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2015 "Becoming New" CBE International Conference

Explores the most prominent biblical, historical, and cultural arguments presented by both sides in the discussion around the ordination of women as pastors in Egypt.

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Is there a way forward beyond the dominant complementarian discourse at this nexus where a predominantly white North American evangelical Christianity has met racial and ethnic others, especially East Asians in the contemporary milieu?

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Before the nineteenth century, a Chinese woman’s life was wrapped around three men: father, husband, and son. When missionaries brought the gospel to China, the destiny of Chinese women began to change.

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Misreadings of NT passages are undoubtedly due to a combination of assumptions, traditions, and all kinds of post-biblical and sub-biblical attitudes that have crept in to Christianity. We need to change our understanding of what the Bible says about how men and women are to relate to one another within the church.

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Much has been written about “sonship” and being “adopted as sons” as descriptions of being brought into and belonging to God’s family. Focus is often on the privileges of adoption in Paul’s letters, noting the love, honour, and freedom that follow. In light of this masculine language, we should ask whether women and girls experience daughterhood as bringing privileges and rights in the way men and boys experience sonship? More broadly, do we have a theology of daughterhood?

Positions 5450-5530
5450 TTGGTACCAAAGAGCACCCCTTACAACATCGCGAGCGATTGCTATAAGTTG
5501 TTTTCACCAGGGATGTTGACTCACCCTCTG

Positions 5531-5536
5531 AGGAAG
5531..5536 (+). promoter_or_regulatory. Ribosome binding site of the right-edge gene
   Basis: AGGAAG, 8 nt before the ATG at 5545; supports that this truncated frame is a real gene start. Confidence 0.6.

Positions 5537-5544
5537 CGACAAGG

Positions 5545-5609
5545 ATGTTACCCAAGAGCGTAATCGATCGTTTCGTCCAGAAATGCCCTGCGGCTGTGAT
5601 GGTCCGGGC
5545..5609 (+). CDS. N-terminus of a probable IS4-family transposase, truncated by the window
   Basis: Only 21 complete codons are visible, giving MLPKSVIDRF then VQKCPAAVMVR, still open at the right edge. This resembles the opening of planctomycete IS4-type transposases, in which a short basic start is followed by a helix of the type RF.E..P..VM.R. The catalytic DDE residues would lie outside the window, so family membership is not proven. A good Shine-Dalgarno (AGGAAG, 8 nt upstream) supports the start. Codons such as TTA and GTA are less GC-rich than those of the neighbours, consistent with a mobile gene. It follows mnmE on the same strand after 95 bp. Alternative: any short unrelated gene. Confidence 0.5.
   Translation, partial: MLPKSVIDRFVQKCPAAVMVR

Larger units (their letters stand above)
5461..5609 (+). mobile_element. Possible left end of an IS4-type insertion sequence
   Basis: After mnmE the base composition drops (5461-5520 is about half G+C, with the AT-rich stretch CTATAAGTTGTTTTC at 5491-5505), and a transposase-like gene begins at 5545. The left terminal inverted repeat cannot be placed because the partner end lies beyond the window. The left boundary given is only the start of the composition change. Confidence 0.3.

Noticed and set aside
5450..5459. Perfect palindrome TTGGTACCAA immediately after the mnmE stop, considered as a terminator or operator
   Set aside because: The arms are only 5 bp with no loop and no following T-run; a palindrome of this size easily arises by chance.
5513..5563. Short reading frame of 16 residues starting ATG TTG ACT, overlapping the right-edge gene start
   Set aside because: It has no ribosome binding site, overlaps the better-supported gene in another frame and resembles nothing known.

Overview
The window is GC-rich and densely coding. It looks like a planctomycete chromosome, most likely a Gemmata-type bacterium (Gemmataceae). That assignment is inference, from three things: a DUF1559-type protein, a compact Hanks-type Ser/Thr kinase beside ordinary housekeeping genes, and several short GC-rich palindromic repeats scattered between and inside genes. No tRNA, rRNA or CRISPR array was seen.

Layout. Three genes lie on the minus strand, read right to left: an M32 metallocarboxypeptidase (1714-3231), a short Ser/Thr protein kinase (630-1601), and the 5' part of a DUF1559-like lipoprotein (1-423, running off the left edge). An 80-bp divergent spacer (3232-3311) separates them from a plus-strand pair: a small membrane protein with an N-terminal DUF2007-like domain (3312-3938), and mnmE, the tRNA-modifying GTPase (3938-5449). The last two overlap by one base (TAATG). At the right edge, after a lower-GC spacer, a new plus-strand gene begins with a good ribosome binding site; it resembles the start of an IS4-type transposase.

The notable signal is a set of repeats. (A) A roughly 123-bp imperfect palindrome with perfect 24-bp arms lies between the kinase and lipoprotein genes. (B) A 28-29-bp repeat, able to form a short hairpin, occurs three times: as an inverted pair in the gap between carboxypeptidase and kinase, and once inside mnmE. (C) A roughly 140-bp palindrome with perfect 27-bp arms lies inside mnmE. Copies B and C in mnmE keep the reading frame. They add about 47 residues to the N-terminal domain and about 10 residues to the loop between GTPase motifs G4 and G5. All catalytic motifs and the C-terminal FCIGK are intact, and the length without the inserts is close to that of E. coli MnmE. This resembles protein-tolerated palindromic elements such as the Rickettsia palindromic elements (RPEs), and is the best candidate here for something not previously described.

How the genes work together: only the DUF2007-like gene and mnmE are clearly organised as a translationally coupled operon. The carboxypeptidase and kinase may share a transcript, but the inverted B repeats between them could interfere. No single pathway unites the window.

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Genesis teaches that men and women share the divine image equally and are therefore fully equal as human beings.

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The God presented by the biblical authors and worshipped in the Church today cannot be regarded as having gender, any more than God can be regarded as having race or color. In recognizing this truth, we will be more free to use inclusive metaphors for God.

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Catherine Kroeger, the founding president of CBE, stated, “although women had made forays into the field of biblical interpretation, it was to be Katharine Bushnell who would bring out the heavy artillery.”

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One aspect in the life of the eighteenth-century Moravian Church has gone almost unnoticed, even among modern Moravians: the fact that women shared many of the pastoral responsibilities within the church, wrote spiritual autobiographies, received ordination, and even engaged in preaching

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